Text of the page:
I feel so excited when I think of the technology available to students and staff today. The things I mentioned are actually really SIMPLE technology. I didn’t ask the teacher to create his own website for the class (although that’s a simple task with today’s tools)……..just communicate more effectively and efficiently. This would really benefit everyone in the end. I work in a different district than the one where my son attends school, so I’m not sure I have any pull (OK, I have none), but it is exasperating to me that my son is receiving basically the same kind of English class I received as a student. Except 30 years have passed, people!! I think there is still value in reading the classics and learning to look more deeply at them, I just think that there are much more compelling tools at our disposal these days. Is is too much to ask that teachers be expected to use them?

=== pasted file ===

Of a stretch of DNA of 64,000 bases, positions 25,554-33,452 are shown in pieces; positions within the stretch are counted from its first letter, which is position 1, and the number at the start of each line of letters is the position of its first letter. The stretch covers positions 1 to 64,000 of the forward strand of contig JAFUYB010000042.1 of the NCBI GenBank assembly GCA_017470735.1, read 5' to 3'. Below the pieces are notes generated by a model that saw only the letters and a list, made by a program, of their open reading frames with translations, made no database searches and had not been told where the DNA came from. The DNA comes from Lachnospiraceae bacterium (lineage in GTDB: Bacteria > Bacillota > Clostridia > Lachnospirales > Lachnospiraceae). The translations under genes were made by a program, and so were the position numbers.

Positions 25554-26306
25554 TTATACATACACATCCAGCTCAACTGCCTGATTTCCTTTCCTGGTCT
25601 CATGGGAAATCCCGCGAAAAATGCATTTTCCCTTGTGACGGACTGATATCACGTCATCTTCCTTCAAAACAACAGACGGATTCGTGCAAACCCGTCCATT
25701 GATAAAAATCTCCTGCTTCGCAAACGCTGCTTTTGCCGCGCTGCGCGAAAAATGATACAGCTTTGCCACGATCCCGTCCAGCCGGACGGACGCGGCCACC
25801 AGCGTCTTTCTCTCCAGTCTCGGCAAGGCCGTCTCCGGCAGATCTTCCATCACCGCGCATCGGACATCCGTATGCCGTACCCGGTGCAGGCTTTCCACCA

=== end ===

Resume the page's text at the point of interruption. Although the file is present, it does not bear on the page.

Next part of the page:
Here are some of my thoughts about changing this:

Schools for teacher training should make sure that the staff they choose to mentor student teachers are effective users of technology. I really think this is imperative to changing the culture in our schools!

Let’s go one step further…..schools for teacher training should be heavily emphasizing the need for using technology creatively in ANY classroom. Technology should never be used just for the sake of novelty, but in ways that modernize and improve upon educational tasks. How can technology help a teacher? How can technology help students? How can technology improve home/school communication? These should be common themes.

Principals should make sure that part of a teacher’s evaluation is whether they are using technology to enhance education in their classroom.

What other ideas do you have on the topic? I know I’ve only brushed the surface.

A self-imposed tech break